1900 Amur anti-Chinese Pogroms
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The 1900 Amur anti-Chinese Pogroms were a series of killings and reprisals of Chinese residents of Blagoveshchensk and in the Sixty-Four Villages East of the River in the Amur region during the same time as the spread of the Boxer Rebellion throughout China by Russian authorities, ultimately resulting in thousands of civilian Chinese deaths, the loss of residency four Chinese living in the Sixty-Four Villages East of the River, and increased Russian control over the region. The Russian justification for the pogroms were attacks made on Russian infrastructure outside Blagoveshchensk by Chinese Boxers, which was then responded to by Russian force. The pogroms themselves occurred between 4–8 July (Old Style, O.S.; 17-21, New Style or N.S.), 1900.
|1900 Amur anti-Chinese Pogroms|
Gengzi Russian Disaster
|Part of Siege of the International Legations|
In the Blagoveshchensk massacres, a Chinese civilian was tied for execution.
|Commanders and leaders|
Nicholas II of Russia|
Гродеков, Никола́й Ива́нович Гроде́ков
|More than 26 thousands soldiers, Cossacks||Unknown|
|Casualties and losses|
|Unknown||198 officials died|
The name for the killings and reprisals that occurred in Amur is not standardized, and has been referred to by different names over time. The most common Chinese name for the pogroms is the Gengzi Russian Disaster (simplified Chinese: 庚子俄难; traditional Chinese: 庚子俄難; pinyin: Gēngzǐ é nán), but the two most major events in Blagoveshchensk and the Sixty-Four Villages East of the River are referred to as the Blagoveshchensk Massacre (simplified Chinese: 海兰泡惨案; traditional Chinese: 海蘭泡慘案; pinyin: Hǎilánpào cǎn'àn) and the Sixty-Four Villages East of the River Massacre (simplified Chinese: 江东六十四屯惨案; traditional Chinese: 江東六十四屯慘案; pinyin: Jiāngdōng liùshísì tún cǎn'àn) respectively.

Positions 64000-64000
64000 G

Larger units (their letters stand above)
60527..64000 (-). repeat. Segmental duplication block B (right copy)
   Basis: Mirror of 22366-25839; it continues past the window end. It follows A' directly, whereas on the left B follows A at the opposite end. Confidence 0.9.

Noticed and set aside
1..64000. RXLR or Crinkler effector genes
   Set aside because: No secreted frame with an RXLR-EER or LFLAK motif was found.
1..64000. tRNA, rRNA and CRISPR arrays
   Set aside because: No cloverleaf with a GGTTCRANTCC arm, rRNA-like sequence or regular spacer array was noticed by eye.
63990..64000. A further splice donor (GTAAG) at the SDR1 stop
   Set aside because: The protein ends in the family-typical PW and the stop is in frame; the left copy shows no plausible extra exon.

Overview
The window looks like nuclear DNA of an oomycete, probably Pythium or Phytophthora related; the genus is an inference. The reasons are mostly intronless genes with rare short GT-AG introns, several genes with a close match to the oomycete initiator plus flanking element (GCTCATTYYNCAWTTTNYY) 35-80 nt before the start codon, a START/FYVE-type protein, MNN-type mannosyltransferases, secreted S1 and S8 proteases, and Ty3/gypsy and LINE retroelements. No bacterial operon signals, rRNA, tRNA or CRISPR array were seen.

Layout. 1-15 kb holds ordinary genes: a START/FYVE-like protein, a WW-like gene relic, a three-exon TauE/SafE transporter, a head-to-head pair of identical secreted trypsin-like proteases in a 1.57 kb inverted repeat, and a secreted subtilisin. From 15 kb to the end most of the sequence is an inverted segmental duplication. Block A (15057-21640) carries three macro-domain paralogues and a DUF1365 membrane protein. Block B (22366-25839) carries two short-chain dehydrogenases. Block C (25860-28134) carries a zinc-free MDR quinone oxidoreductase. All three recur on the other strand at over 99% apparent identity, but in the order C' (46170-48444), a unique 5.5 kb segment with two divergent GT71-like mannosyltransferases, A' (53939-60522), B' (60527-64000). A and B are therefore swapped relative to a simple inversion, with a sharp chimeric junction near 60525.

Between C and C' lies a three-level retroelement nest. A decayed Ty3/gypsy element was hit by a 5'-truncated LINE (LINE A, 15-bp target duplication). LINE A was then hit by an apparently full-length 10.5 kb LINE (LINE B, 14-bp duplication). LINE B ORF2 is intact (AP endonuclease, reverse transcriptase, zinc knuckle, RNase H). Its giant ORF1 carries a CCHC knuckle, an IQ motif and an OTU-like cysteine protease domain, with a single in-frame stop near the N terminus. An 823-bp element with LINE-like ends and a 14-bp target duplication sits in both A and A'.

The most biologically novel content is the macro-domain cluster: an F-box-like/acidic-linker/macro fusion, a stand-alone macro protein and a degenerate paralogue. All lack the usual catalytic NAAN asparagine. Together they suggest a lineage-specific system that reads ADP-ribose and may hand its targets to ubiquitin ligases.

The Russian name of the pogroms in Blagoveshchensk is referred to as the Chinese Pogrom in Blagoveshchensk (Russian: Китайский погром в Благовещенске), while the killings and reprisals that took place in the Sixty-Four Villages East of the River are referred to as the Battle on the Amur (Russian: Бои на Амуре).
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Sixty-Four Villages East of the RiverEdit
Lieutenant-General Konstantin Nikolaevich Gribskiy ordered the expulsion of all Qing subjects who remained north of the river. This included the residents of the villages, and Chinese traders and workers who lived in Blagoveshchensk proper, where they numbered anywhere between one-sixth and one-half of the local population of 30,000. They were taken by the local police and driven into the river to be drowned. Those who could swim were shot by the Russian forces.
- 孙蓉图; 徐希廉 (1974). 《瑷珲县志》 (in Chinese). Taipei: Cheng Wen Publishing Co., Ltd. pp. Page 209–210.
- Gao, Yongsheng; Li, Lingbao (March 2004). ""庚子俄难"时限的再界定与思考" [Redefinition and Reflection on the Dates of the "Gengzi Russian Disaster"]. History of Heilongjiang (in Chinese). Xunke Country Local Records Office: 35–36 – via Ai Xueshu.
- ""Боксерское" восстание в Китае в 1898 - 1901" ["Boxing" Uprising in China 1898-1901]. www.hrono.ru (in Russian). January 2000. Retrieved 2019-12-21.
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